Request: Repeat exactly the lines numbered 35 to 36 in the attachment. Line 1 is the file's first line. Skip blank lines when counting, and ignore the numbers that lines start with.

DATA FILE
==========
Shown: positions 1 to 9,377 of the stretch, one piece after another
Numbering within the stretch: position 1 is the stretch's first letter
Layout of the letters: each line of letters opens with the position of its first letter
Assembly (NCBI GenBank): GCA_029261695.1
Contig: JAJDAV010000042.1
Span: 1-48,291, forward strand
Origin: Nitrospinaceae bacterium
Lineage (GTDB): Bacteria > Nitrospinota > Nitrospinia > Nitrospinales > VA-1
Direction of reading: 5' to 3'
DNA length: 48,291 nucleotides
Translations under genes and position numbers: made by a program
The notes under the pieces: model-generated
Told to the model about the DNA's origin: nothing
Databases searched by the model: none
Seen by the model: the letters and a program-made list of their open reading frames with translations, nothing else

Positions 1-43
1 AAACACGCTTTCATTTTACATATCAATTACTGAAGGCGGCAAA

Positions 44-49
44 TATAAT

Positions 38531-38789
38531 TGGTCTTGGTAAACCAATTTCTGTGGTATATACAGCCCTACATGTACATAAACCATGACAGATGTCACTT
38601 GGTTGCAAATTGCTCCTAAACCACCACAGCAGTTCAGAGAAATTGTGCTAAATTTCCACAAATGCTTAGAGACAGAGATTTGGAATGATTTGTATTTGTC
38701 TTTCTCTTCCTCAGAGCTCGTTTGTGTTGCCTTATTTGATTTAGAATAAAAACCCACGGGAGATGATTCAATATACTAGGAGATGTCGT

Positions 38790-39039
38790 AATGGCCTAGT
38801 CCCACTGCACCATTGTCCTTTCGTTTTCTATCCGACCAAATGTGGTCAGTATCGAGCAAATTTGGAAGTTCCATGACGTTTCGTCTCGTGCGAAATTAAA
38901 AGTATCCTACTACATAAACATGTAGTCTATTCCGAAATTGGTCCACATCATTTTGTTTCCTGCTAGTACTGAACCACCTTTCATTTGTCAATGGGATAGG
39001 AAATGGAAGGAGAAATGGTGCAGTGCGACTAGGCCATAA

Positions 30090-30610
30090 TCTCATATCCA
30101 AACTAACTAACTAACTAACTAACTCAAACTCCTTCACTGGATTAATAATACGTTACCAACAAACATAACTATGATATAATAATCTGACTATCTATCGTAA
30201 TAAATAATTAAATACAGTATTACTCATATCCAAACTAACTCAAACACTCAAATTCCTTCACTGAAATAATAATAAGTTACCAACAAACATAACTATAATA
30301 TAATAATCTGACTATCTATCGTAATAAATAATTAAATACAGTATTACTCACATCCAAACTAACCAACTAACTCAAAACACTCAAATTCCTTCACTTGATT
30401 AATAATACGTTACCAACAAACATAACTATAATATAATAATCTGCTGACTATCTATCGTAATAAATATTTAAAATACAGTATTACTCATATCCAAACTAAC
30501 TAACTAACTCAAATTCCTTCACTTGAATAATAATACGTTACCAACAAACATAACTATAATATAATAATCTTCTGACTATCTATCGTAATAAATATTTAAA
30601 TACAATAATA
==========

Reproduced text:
30501 TAACTAACTCAAATTCCTTCACTTGAATAATAATACGTTACCAACAAACATAACTATAATATAATAATCTTCTGACTATCTATCGTAATAAATATTTAAA
30601 TACAATAATA